What Next For UK Interest Rates?
What does an interest rate rise mean for the economy and Coutts portfolios and funds?
3 min read
Almost everyone seems to agree that The Bank of England will announce the first UK interest rate rise in a decade tomorrow, but in our view the bigger question concerns its longer-term plans.
The Bank of England’s (BoE) Monetary Policy Committee (MPC) is facing a classic ‘Hobson’s choice’ on interest rates. Higher than expected GDP growth and inflation last month, tight labour market conditions and months of coy hints from central bankers have made a rise tomorrow a near certainty.
At Coutts we think the BoE will raise rates to 0.5% from the current 0.25%, reversing the emergency rate cut it introduced following 2016’s European Union referendum result.
If the BoE flinches and fails to raise rates this time it could tarnish the bank’s credibility, and governor Mark Carney will certainly want to avoid reinforcing his “unreliable boyfriend” reputation. In addition, if they don’t hike now, they may have missed their opportunity to normalise interest rates as Brexit clouds gather over the economy next year.
No alarms and no surprises, please
With markets primed for a rise, a hike should see business as usual for markets.
We believe there is still scope for sterling to strengthen slightly, but not much as the effects are largely priced in. Following its dramatic post-EU referendum drop, we see sterling eventually returning to something closer to historic levels against other currencies. We have therefore aligned our portfolios and funds accordingly.
A rate rise is also likely to add to the weakness we’ve seen in gilts since the summer. We have held a low allocation to gilts for some time having seen them as poor value and, where we continue to hold them, we have already shortened the duration in anticipation of rate hikes. This helps insulate our portfolios and funds from the consequences of rising rates generally.
Diversification remains a core investment principle at Coutts and our preference for alternatives such as commercial property and market neutral strategies over traditional gilts has also been beneficial so far this year.
The road not taken?
The decision on what to do with interest rates does not rest with any one person. Nine people sit on the MPC and the vote is likely to be close. Indeed, there is a chance it could go the other way.
Although this isn’t expected, the BoE is no doubt acutely aware that increasing borrowing costs could hinder growth in the economy at a time when, post-Brexit, it is still seen as fragile. In addition, the bank has highlighted high levels of consumer debt and may be wary of adding to debt servicing costs at a time when real people are feeling the squeeze of high inflation and low wage growth.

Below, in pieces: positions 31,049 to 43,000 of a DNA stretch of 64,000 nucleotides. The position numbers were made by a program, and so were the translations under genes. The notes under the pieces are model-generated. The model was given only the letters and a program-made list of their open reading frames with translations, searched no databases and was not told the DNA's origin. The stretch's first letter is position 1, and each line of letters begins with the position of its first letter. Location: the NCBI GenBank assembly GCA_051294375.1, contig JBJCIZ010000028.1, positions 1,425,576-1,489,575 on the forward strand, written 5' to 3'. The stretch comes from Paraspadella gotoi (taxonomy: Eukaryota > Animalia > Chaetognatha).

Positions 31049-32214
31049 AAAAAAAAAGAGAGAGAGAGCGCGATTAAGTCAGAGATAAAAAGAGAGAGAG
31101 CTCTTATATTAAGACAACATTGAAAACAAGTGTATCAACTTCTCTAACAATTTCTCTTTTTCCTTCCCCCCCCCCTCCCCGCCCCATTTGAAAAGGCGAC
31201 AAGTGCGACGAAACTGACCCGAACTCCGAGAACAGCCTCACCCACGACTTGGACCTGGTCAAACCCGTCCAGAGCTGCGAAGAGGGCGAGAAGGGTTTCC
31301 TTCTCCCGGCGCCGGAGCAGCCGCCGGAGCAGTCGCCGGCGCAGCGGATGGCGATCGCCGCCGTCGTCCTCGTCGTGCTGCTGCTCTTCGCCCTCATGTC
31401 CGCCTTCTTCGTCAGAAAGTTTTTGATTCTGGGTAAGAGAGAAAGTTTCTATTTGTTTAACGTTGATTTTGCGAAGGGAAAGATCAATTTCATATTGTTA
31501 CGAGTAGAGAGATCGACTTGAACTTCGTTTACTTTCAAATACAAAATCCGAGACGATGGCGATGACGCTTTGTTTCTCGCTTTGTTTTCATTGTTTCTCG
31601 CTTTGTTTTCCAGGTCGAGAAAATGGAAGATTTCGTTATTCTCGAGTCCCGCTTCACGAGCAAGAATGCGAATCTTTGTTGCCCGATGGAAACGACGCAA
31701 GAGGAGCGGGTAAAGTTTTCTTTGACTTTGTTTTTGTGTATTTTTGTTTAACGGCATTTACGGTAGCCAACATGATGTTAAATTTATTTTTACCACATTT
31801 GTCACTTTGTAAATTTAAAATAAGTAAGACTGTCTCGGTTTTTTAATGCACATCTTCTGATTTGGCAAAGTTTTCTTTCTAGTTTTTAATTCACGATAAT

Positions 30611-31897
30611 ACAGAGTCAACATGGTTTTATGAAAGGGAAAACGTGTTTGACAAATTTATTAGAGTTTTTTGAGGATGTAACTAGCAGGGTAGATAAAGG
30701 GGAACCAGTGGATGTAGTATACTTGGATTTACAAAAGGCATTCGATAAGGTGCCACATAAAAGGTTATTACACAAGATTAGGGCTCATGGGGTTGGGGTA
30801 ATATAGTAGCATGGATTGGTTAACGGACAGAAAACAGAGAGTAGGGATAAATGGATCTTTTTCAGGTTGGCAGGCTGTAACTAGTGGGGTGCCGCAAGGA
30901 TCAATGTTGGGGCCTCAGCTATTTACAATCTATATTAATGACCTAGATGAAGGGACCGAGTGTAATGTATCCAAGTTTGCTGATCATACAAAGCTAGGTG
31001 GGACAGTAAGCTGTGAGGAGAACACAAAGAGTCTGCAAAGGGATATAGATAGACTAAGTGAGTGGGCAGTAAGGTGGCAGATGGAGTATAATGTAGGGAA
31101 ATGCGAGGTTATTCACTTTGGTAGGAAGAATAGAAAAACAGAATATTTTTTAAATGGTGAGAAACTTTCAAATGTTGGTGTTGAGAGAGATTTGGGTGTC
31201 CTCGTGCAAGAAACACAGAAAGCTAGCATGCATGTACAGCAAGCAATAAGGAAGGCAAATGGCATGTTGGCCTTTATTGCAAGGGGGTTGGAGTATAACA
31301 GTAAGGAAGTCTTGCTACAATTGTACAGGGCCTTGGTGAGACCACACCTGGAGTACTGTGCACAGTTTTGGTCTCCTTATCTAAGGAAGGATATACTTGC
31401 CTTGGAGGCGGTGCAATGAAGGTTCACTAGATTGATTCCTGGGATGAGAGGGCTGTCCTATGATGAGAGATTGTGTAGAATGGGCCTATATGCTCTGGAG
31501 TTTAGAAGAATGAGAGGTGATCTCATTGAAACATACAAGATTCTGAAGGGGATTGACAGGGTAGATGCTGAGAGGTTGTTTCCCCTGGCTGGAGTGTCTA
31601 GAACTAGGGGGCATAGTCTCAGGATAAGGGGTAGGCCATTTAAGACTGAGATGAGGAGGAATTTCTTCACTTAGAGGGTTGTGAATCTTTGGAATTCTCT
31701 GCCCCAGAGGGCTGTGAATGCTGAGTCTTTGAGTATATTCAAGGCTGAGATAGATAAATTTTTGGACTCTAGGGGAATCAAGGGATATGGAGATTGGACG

If rates do stay where they are we would expect a sell-off in sterling in the short term. We remain confident that, over time, the currency would still rise from its depressed levels, but a hold in rates tomorrow may mean it takes a little longer.
It is also likely that we would see gilts claw back some of the losses they have seen in recent months, with domestic equities taking a hit. Any short-term rise on the back of BoE hesitancy would not change our view on gilts – that they represent poor long-term value. And with our UK equity holdings focused on quality stocks with international revenue streams, we would see minimal impact compared to the broader market.
Looking further out
Some commentators believe that a rate rise this week is only the beginning. They say it will be the start of a series of hikes throughout next year to strengthen sterling and shrink September’s 3% inflation figure back to the BoE’s 2% target. It’s worth remembering that, if interest rates return to 0.5% as we expect, they will still be at historic lows.
But we think UK retail prices have just about peaked anyway, and expect inflation to fall slowly throughout 2018 as inflationary pressures from last year’s drop in sterling work through the figures.
We will be taking a close look at the central bank’s economic forecasts, presented in its Quarterly Inflation Report also published tomorrow, to gauge its appetite for future rises. Is this just a straightforward reversal of the post-EU referendum cut, or the start of a series of hikes?
The MPC is likely to be very cautious in its language as Brexit clouds loom and its members will want to keep their options open as events unfold over the coming months.
If the Bank of England raises interest rates this week, it should mean business as usual for markets as everyone is expecting it. If it doesn’t, sterling would slump short-term but still return to historic levels eventually. The central bank’s Quarterly Inflation Report, also out tomorrow, should give a good indication of its long-term view.
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